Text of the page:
The mediating/moderating role of cultural context factors on self-care practices among those living with diabetes in rural Appalachia

Brittany L. Smalls, Adebola Adegboyega, Ellen Combs, Matthew Rutledge, Philip M. Westgate, Md Tofial Azam, Felipe De La Barra, Lovoria B. Williams, Nancy E. Schoenberg

Research output: Contribution to journalArticlepeer-review

Abstract

Background: The aim of this study was to examine whether cultural factors, such as religiosity and social support, mediate/moderate the relationship between personal/psychosocial factors and T2DM self-care in a rural Appalachian community. Methods: Regression models were utilized to assess for mediation and moderation. Multilevel linear mixed effects models and GEE-type logistic regression models were fit for continuous (social support, self-care) and binary (religiosity) outcomes, respectively. Results: The results indicated that cultural context factors (religiosity and social support) can mediate/moderate the relationship between psychosocial factors and T2DM self-care. Specifically, after adjusting for demographic variables, the findings suggested that social support may moderate the effect of depressive symptoms and stress on self-care. Religiosity may moderate the effect of distress on self-care, and empowerment was a predictor of self-care but was not mediated/moderated by the assessed cultural context factors. When considering health status, religiosity was a moderately significant predictor of self-care and may mediate the relationship between perceived health status and T2DM self-care. Conclusions: This study represents the first known research to examine cultural assets and diabetes self-care practices among a community-based sample of Appalachian adults. We echo calls to increase the evidence on social support and religiosity and other contextual factors among this highly affected population. Trial registration: US National Library of Science identifier NCT03474731. Registered March 23, 2018, www.clinicaltrials.gov.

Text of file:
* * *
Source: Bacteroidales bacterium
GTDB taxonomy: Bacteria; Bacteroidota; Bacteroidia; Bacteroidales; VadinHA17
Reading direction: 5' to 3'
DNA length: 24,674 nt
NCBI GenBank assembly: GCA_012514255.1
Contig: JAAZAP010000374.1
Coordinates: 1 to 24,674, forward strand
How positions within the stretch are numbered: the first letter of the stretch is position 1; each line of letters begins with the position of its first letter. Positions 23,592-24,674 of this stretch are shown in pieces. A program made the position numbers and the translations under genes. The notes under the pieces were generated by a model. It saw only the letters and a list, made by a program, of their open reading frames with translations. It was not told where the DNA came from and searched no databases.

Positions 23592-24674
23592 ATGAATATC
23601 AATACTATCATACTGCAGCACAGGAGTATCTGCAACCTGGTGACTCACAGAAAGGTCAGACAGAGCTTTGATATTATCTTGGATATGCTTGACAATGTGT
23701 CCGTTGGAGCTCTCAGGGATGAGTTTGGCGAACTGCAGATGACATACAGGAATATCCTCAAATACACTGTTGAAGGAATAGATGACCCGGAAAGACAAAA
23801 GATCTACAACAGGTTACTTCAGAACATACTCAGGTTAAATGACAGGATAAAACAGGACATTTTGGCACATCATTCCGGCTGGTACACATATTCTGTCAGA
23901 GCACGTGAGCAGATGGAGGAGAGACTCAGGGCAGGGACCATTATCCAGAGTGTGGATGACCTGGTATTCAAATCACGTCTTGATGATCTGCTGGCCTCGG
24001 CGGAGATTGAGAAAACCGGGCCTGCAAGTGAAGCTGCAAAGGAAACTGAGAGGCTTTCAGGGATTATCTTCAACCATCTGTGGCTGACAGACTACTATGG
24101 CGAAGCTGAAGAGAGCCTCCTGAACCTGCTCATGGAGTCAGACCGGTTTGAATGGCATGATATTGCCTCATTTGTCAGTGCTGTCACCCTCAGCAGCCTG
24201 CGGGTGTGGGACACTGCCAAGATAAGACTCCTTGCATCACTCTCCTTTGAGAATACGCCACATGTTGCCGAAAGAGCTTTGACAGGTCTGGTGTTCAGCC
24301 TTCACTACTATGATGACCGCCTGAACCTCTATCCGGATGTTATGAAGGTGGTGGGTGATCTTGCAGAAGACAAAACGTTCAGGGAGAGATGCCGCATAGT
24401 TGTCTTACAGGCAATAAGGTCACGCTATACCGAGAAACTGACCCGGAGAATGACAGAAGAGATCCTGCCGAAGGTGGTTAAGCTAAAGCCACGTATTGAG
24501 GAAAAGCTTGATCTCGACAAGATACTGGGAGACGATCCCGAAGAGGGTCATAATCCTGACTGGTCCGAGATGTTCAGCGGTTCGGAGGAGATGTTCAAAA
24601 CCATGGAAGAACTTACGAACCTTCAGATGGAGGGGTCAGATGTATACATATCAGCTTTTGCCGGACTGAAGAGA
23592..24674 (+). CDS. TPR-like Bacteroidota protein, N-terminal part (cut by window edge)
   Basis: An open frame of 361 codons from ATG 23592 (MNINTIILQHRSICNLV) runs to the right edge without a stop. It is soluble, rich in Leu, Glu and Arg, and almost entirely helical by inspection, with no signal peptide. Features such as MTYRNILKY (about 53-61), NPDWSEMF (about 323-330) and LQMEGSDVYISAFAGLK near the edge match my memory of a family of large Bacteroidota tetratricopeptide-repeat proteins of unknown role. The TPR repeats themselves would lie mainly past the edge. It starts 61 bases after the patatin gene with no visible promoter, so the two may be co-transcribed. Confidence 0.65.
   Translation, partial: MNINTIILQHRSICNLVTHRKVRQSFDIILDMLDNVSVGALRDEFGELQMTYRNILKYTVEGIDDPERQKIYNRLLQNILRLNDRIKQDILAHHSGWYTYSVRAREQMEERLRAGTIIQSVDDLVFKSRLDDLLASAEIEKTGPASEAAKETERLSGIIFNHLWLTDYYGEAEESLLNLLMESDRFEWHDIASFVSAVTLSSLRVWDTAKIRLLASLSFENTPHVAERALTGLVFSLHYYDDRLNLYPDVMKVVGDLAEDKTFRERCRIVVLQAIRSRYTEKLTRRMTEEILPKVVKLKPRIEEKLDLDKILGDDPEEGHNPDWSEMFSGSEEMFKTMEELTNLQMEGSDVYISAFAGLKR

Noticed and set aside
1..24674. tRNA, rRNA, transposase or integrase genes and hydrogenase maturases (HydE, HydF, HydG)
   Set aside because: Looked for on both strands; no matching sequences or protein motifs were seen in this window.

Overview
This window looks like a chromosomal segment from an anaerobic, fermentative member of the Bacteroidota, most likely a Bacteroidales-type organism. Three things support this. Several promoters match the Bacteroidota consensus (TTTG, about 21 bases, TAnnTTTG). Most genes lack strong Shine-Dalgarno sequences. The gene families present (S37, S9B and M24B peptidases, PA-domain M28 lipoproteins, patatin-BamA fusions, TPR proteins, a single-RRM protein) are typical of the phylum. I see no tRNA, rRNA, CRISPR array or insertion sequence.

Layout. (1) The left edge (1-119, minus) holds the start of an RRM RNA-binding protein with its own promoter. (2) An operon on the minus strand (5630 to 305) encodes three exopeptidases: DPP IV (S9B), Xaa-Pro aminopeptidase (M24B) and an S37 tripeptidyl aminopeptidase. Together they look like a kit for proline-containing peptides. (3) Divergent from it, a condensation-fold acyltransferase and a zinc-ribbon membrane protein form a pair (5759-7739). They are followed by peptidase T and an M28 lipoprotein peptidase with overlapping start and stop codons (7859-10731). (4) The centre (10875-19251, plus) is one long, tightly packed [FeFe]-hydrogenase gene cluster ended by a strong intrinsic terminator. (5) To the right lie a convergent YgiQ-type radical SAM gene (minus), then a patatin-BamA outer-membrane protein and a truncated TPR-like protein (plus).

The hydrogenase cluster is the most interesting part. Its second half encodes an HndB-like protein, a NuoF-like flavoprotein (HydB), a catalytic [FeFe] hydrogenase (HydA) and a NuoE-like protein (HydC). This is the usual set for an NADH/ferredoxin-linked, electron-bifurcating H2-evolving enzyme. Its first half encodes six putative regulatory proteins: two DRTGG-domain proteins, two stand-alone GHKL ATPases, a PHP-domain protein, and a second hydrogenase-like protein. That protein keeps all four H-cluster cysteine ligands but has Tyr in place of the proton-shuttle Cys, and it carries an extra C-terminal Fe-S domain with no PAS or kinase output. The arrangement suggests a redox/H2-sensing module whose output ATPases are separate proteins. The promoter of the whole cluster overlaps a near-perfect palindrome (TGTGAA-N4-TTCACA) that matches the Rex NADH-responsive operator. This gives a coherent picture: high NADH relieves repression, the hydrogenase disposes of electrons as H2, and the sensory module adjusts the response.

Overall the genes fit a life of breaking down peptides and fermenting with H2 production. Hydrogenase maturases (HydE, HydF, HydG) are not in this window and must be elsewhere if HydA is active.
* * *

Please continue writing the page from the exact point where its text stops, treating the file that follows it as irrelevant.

Original languageEnglish
Article number1784
JournalBMC Public Health
Volume21
Issue number1
DOIs
StatePublished - Dec 2021

Bibliographical note

Funding Information:
None.

Publisher Copyright:
© 2021, The Author(s).

Keywords

  • Religiosity
  • Rural Appalachia
  • Self-care
  • Social support

ASJC Scopus subject areas

  • Public Health, Environmental and Occupational Health

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